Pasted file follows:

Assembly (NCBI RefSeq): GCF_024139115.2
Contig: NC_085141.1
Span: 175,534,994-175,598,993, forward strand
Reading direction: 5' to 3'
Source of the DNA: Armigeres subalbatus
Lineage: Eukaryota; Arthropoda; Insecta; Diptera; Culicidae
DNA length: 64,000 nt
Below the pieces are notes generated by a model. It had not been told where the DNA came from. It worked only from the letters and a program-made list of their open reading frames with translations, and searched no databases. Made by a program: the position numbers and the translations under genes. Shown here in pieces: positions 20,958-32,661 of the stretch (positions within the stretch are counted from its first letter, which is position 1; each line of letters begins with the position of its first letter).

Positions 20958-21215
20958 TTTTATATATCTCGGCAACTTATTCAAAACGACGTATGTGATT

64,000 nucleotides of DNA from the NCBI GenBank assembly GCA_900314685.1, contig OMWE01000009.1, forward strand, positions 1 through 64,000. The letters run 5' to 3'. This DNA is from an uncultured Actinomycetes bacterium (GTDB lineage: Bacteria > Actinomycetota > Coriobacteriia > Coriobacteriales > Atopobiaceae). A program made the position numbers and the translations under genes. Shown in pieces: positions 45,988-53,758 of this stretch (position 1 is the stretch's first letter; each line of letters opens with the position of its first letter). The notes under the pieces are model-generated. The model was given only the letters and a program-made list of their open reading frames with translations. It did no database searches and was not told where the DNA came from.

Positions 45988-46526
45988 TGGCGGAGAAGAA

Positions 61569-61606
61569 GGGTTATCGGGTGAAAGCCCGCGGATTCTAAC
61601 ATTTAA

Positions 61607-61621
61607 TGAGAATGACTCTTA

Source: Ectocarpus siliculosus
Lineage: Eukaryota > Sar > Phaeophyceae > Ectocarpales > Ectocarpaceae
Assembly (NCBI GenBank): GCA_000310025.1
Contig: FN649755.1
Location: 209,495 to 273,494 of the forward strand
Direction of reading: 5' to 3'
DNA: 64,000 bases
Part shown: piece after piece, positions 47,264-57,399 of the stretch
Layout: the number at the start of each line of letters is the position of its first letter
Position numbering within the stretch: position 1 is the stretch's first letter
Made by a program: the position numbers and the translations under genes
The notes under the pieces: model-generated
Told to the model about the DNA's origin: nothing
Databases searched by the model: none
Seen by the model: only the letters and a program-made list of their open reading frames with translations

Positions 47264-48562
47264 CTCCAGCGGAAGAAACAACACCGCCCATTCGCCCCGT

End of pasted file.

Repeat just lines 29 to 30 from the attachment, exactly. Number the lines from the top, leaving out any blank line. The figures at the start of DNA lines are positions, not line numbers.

Made by a program: the position numbers and the translations under genes
The notes under the pieces: model-generated